Friday, August 21, 2009

Friday Shootout--Interesting or Amusing Signs

Patty and Reggie Girl pioneered the Friday Photo Shoot Out asking us to post photos of our local community every Friday. From a handful of participants it has grown into a world wide phenomenon with over 77 contributors. This week's theme, chosen by Si, is INTERESTING OR AMUSING SIGNS.

There are links to many of the Friday Shoot Out participants from literally around the world at the bottom of my right panel. For a comprehensive list and how to join in, see the Official Shootout Blog for more details.

Next weeks theme, suggested by Mary, is Incongruous Stuff.

I live in Toronto, in the Scarborough area of Toronto, in the West Hill area of Scarborough. So West Hill will be the focus of my photos.


The heat of the day was oppressive, and that was the first sign. The humidity slowed everything down, held every action back, the way the lock on a crossbow held back the bolt but you just knew at some point the trigger was going to be pulled and that bolt was going to fly.

Linda and I caught the 9:10 GO Train into Toronto's Union Station for our 10:30 appointment with the oncologist at Princess Margaret Hospital. We expected to hear the results of Sunday's MRI on my spine and to learn when my CT guided biopsy was to take place.

We were as taunt and high strung as the weather in the wake of the sudden and unexpected death of Mary Knight, a friend and one of Linda's co workers at Berner Trail Public School. Mary was fighting her own battle with cancer, complicated by her diabetes. Despite her own troubles she would phone Linda periodically to see how I was doing.

Mary was very ill, but everyone was still hopeful for her recovery. She was not in crisis and her death was unexpected.

It was the second sign.

At the hospital the oncologist had still not received the results of the MRI scan so she had no update on my condition. She did, however, have a date for my CT guided biopsy: September 2nd.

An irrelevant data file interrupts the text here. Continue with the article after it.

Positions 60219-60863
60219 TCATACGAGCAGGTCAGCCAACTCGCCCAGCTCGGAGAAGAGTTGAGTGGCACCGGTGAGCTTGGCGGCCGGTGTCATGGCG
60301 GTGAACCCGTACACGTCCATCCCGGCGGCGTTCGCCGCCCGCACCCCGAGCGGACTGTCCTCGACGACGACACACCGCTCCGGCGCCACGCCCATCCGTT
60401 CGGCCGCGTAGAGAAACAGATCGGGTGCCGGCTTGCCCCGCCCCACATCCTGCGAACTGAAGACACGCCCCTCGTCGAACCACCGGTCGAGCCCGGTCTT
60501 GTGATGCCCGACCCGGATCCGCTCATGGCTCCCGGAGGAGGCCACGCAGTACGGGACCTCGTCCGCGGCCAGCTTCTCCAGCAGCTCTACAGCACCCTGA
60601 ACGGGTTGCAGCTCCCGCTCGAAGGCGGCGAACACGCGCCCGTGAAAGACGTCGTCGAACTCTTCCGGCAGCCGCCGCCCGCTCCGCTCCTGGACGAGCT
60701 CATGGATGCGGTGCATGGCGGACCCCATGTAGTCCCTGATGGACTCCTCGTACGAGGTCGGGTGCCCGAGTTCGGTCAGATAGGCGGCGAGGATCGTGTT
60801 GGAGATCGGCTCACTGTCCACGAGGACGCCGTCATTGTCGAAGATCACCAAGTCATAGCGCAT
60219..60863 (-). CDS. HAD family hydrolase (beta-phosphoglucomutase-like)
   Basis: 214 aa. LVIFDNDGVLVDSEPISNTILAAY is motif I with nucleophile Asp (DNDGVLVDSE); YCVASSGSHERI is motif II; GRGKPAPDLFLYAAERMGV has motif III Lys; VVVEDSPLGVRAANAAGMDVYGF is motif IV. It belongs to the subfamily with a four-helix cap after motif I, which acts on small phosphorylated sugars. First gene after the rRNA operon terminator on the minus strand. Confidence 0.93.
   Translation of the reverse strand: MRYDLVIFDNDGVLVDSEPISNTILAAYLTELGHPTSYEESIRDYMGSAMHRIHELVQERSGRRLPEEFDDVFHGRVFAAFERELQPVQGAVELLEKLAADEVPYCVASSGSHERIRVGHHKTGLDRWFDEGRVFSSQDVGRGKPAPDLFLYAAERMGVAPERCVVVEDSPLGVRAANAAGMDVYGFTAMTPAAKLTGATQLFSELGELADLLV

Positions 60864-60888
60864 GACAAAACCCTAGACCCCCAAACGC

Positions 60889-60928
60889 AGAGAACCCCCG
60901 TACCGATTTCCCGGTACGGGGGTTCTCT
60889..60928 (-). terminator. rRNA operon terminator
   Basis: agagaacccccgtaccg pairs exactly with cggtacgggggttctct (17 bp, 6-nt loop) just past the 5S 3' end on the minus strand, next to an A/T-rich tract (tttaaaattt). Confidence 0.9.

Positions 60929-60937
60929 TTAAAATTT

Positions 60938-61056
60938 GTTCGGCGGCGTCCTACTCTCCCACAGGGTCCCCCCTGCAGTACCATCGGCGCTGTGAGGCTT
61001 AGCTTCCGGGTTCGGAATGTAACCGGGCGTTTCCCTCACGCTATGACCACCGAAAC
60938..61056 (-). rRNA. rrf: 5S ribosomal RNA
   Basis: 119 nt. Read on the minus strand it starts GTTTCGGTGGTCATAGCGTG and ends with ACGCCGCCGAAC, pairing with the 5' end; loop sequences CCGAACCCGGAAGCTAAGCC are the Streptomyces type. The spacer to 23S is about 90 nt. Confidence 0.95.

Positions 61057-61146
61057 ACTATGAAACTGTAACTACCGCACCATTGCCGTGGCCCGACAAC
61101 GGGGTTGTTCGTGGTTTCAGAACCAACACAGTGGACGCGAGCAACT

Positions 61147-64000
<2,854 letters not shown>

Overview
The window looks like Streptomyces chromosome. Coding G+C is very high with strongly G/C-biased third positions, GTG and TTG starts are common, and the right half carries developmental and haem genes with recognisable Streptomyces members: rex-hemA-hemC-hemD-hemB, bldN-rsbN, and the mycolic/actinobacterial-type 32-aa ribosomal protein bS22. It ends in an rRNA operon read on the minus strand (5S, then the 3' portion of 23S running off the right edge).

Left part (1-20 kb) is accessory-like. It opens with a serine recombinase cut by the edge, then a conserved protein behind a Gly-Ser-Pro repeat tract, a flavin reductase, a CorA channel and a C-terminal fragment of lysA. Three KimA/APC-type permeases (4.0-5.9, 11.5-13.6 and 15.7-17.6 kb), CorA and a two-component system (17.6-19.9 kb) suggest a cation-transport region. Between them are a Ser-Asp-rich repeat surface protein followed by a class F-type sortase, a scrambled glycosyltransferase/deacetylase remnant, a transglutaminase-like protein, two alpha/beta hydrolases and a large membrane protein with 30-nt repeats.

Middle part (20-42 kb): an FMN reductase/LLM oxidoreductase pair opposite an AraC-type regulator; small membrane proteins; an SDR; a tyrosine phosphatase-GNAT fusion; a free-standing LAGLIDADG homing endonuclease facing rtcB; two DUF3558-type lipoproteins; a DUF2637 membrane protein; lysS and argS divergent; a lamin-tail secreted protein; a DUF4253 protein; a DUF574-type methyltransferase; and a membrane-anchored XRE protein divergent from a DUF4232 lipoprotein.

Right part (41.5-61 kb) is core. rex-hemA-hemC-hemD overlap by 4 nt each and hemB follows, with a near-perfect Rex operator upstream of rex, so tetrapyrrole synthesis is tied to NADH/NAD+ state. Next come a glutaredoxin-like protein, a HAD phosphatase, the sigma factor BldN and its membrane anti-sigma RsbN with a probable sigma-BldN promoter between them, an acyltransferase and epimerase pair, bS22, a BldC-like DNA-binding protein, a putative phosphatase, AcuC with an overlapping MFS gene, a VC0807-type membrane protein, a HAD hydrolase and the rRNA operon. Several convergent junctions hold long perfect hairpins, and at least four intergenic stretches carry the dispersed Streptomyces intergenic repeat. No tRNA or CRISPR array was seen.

But wait a minute, September 2 was the date set for my operation? Yes, unfortunately, my operation was now postponed pending the results of the MRI and especially the biopsy. If the biopsy revealed the cancer in my spine was lymphoma, the operation would be rescheduled for sometime in the middle of September. If it was a metastasizing of my esophageal cancer, well, surgery would not be rescheduled.

And that was the third sign.

Back at Union Station, waiting for the GO Train home, I got a phone call from my daughter. They had had car troubles and had borrowed my car for a few days. As her husband set out to return the car this morning it had broken down on the 401 and they had had it towed to a dealer in Guelph. The garage would check the car out and call me with an estimate for repairs.

By this time, the signs were adding up. This was not going to be a good day. I suggested to Linda that we head for the bedroom in the basement when we got home, turn off all our phones, and refuse to come out until tomorrow.

But before we could put this superb plan into action, the car repair called to tell me their examination showed the problem to have been a sudden failure of one of the seals on the engine that had caused all the oil to suddenly drain out resulting in the engine seizing. Turning into a solid block with no moving or movable parts.

Cost of installing a new engine would be $3,000. Including taxes, of course.

But the day was not finished with us. The final sign came that night. The crossbow bolt that had been held in high tension and ratcheted up through out the day, unleashed in a massive and violent storm. Tornadoes ripped apart homes, topped cars, felled massive trees, flooded roadways, took lives and overwhelmed hospitals. Electricity was cut off to over 100,000 households.

Toronto and its surrounding towns and cities was battered. Then battered again.

Our house shook. Rain hammered against the back of the house like shrapnel. The massive trees in our backyard bent and twisted in agony. We watched the water stream down our front window, lightning flashing all around us and thunder so continuous it seemed to go on forever.

But the trees held. And no damage was done to our property.

As Linda and I watched the evening News in disbelief, watched interviews with people in tears whose homes had been turned to rubble, who were anxiously awaiting word about family members who had been injured and rushed to hospital, I realized the final sign had special meaning.

No matter how bad life got, it could always get worse. Compared to those whose lives were torn apart by the storm, we really had little to complain about.

But now, if you'll excuse me, I think today I'll spend in the spare bedroom in the basement. And don't try calling because I'll have the cell and house phones turned off.